A Handbook of Contemporary Research
Edited by Graeme B. Dinwoodie and Mark D. Janis
Chapter 17: Culture, traditional knowledge, and trademarks: a view from the South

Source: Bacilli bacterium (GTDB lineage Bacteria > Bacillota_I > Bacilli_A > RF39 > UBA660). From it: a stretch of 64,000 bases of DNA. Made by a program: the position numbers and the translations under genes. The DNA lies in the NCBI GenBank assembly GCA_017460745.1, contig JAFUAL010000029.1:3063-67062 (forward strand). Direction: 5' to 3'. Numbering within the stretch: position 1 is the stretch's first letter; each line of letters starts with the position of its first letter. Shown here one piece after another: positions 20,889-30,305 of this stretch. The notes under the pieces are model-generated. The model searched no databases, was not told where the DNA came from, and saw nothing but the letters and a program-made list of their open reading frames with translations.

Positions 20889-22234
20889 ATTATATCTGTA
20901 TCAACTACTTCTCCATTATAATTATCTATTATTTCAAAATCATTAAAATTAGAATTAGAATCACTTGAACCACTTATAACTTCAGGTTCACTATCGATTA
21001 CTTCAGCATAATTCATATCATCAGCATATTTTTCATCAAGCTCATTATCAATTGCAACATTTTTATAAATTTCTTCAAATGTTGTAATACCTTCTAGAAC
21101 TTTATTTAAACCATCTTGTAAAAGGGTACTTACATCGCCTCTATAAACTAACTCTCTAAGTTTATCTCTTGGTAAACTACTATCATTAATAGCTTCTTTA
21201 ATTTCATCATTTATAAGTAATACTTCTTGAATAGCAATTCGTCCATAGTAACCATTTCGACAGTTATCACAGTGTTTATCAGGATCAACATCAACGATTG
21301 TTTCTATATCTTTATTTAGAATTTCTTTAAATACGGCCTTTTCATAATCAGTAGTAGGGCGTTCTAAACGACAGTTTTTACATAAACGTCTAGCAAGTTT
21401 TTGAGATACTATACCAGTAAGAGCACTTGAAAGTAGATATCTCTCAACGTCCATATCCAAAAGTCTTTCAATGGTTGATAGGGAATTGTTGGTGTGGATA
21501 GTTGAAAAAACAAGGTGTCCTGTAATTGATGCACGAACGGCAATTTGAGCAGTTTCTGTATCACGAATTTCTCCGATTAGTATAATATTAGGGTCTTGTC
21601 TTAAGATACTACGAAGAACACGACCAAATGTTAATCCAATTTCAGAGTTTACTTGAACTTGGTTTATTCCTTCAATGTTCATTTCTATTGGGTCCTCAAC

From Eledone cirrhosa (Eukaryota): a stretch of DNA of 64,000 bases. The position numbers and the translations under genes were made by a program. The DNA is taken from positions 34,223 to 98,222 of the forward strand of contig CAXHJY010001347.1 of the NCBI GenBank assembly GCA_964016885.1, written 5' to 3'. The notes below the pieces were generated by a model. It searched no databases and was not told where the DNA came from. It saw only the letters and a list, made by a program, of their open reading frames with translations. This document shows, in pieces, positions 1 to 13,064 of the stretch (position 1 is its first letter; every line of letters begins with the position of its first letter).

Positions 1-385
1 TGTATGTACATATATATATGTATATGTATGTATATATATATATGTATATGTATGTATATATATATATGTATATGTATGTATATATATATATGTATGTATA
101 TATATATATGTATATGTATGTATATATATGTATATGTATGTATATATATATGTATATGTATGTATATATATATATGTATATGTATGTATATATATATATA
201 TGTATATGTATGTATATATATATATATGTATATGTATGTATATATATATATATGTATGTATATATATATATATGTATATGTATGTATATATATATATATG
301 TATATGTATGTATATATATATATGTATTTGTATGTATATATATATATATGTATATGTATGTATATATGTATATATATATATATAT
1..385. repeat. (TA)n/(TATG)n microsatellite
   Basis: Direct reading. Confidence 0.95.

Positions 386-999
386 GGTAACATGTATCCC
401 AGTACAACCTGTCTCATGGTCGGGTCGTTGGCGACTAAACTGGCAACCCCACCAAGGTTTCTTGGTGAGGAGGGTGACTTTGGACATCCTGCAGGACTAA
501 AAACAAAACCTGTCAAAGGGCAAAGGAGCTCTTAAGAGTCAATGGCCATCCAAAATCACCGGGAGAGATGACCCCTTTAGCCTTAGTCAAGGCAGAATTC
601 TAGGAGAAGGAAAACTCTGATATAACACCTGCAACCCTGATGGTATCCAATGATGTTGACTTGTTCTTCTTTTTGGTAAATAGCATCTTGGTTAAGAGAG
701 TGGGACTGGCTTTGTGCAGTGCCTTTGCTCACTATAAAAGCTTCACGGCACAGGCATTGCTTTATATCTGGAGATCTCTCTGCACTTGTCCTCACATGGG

16 Trademarks and traditional knowledge and cultural intellectual property Susy Frankel* I. Introduction The substantive law of trademarks is in the wings rather than on center stage of the international intellectual property debate. Similarly, traditional knowledge and cultural property concerns of indigenous peoples in relation to trademarks have not taken the center stage of the debate regarding indigenous peoples’ intellectual property rights.1 Much of the international intellectual property discourse concerning indigenous peoples’ rights is focused on patent law and copyright. Patent law, in particular, has drawn attention to indigenous peoples’ rights in their traditional knowledge because of the role patent law plays in the relationship between indigenous peoples and bio-prospecting. Patent law’s direct nexus with development, technology transfer, and subjectspecific matters, such as pharmaceuticals, places it at the epicenter of international intellectual property tensions. This tension is played out in debate where two apparent sides emerge: the developed and developing world.2 The intellectual property rights of indigenous peoples have, in part, evolved as a concern primarily of developing countries that are looking for their comparative advantage in intellectual property at times when their disadvantage under * Professor of Law, Victoria University of Wellington, New Zealand, email@example.com. Thanks to Graeme Dinwoodie and Mark Janis for their constructive comments on drafts. 1 There are a number of forums where the ambit of international intellectual property protection and traditional knowledge is on the agenda. The main arenas of this discussion are: the Convention on Biological Diversity, see http://www.biodiv.org/programmes/socio-eco/traditional/default.aspx; the World Intellectual Property...
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